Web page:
How to Avoid Gastric Sleeve Failure
Morbidly obese people are often treated with surgical procedures that are directed at reducing the capacity or absorptive ability of the stomach with subsequent maintenance of dietary modifications all with the aim of reducing weight. One of such surgical procedures is gastric sleeve surgery (laparoscopic sleeve gastrectomy LSG). It involves the resection of about 80-90% of the stomach, leaving a 10-20% banana (sleeve) shaped portion.
The final aim of gastric sleeve surgery is to achieve weight loss and keep the body mass index below 30 Gastric Sleeve can be said to have failed when the optimum goal of weight loss has not been reached, or the patient has regained weight after initial weight loss.
The exact failure rate of sleeve gastrectomy is unknown. Using the Spanish National Registry for bariatric surgery, Sanchez-Santos et al. reviewed 540 patients who had undergone SG either as a primary or staged procedure over a six-year period. The authors reported excellent overall outcomes; however, 15 percent of the subjects were considered failures based on weight recidivism in the first three years, with 3.3 percent of patients submitting to a second bariatric procedure (Mehran & Koleilat, 2010). Sometimes patients who have failed will need to try another bariatric procedure more suited to ensure higher levels of normal weight loss.
The success of gastric sleeve surgery partly depends on the patient and the surgeons. The patient’s aspect is to maintain a health/weight reducing diet after surgery. However, it is the doctor’s duty to ensure a successful and quality operation devoid of complications.
Thus, to avoid gastric sleeve failure, the following must be done:
Choose the Best Surgeon
The outcome of gastric sleeve surgery regarding percentage estimated weight loss (EWL) has been found to vary from one surgeon to the other with the best surgeon having EWL of 78% and the worst doctor having EWL of 42% (Fischer et al., 2012). In the absence of other factors that may lead to failure of gastric sleeve, the choice of surgeon determines to a large extent the success rate of the gastric sleeve surgery.
Maintain Dietary and Lifestyle Changes As Prescribed By Your Surgeon/Dietician
Maintaining a healthy diet and eating habit will prevent the stomach from stretching following gastric sleeve. This can be achieved by ensuring the following:
Obey your satiety (sensation of fullness) brain signals.
Following gastric sleeve, your stomach takes a little food, and become stretched. This sends a signal to the brain, and you feel the sense of fullness. If you can control yourself and obey your satiety brain signal, then your stomach will remain small and will not stretch. However, if you keep eating, and disobeying your brain satiety signals, then your stomach will stretch, and you will eat more and continue to gain weight.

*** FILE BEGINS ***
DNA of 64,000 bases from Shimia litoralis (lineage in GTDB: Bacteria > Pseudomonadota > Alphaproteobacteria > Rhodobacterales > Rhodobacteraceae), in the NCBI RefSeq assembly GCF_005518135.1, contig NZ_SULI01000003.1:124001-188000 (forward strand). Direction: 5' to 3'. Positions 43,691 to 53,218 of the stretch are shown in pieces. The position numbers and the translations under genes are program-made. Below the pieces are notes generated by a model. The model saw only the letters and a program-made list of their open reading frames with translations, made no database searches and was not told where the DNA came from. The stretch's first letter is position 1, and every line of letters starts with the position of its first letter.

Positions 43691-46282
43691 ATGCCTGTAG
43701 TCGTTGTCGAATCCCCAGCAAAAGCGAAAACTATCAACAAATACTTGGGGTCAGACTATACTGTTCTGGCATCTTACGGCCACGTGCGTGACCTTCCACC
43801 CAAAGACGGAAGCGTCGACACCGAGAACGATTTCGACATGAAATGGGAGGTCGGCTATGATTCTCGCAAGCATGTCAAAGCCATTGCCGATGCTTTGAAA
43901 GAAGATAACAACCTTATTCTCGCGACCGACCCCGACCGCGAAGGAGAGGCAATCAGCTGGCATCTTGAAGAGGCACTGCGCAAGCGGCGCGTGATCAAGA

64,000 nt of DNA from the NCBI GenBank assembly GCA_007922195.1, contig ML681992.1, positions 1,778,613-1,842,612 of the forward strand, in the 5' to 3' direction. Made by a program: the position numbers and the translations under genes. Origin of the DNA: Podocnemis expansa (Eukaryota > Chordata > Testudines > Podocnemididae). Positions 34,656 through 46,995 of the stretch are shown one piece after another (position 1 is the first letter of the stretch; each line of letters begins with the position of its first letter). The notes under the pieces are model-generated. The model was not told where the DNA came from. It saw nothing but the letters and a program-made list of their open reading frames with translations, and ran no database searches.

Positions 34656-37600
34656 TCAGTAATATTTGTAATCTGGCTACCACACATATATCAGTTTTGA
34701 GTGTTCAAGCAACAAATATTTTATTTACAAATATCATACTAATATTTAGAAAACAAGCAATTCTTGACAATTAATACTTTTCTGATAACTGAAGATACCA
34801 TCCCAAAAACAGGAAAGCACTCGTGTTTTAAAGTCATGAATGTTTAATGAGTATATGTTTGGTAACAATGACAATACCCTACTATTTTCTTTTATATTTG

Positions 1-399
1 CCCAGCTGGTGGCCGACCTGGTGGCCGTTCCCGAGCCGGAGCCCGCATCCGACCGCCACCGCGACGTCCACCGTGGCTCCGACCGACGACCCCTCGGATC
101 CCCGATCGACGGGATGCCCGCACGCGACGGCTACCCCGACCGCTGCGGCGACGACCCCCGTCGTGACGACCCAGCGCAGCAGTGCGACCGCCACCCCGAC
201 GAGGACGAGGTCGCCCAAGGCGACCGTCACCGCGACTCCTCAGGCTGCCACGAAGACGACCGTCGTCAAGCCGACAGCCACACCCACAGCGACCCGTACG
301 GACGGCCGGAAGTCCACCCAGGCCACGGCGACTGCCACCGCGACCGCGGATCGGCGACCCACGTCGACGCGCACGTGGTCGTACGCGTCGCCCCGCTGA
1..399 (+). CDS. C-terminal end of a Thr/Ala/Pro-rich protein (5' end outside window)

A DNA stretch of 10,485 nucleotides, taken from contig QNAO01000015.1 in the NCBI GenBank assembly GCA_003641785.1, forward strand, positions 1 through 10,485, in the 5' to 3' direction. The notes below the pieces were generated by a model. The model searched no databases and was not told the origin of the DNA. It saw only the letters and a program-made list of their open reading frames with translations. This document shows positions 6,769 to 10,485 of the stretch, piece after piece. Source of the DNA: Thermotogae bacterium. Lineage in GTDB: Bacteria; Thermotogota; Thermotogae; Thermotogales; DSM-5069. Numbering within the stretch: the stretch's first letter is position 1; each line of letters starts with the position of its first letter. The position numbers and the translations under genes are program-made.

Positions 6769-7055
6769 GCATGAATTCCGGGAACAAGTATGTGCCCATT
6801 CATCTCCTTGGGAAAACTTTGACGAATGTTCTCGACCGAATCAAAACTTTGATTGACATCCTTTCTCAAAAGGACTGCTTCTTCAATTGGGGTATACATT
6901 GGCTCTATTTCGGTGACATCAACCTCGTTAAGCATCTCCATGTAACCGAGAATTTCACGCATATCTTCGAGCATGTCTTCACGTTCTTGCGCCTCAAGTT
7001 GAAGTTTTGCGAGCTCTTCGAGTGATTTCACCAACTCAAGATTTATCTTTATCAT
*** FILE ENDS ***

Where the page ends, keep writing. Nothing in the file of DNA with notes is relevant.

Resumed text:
Avoid eating and drinking at the same time
Always ensure that you have at least 1hour between eating and drinking to reduce the risk of overstretching your stomach.
Avoid carbonated drinks and refined sugar
Carbonated drinks contain gas that may cause gastric overdistention. Refined sugars are high in calories and deficient in nutrients. They will be counterproductive to your weight reduction goal.
Avoid high dietary fats
Dietary fat intake may also prevent you from losing weight post gastric sleeve.
A sedentary lifestyle will be counterproductive to the weight loss target following gastric sleeve. Always ensure a regular exercise as recommended by your doctor. This will provide the breakdown of the excess fat and protect against cardiovascular diseases associated with obesity.
Gastric sleeve surgery requires a lot of preparation in other to achieve success. Choosing the best of the surgeon is the first step in the prevention of failure of the procedure. However, no matter how good a doctor is, the patient must be ready to sustain the dietary and lifestyle modifications if failure is to be prevented and weight loss target is to be achieved.
- Fischer, L., Hildebrandt, C., Bruckner, T., Kenngott, H., Linke, G. R., Gehrig, T., Buchler, M. W. (2012, May). Excessive weight loss after sleeve gastrectomy: a systematic review. – PubMed – NCBI. Retrieved from https://www.ncbi.nlm.nih.gov/pubmed/22411568
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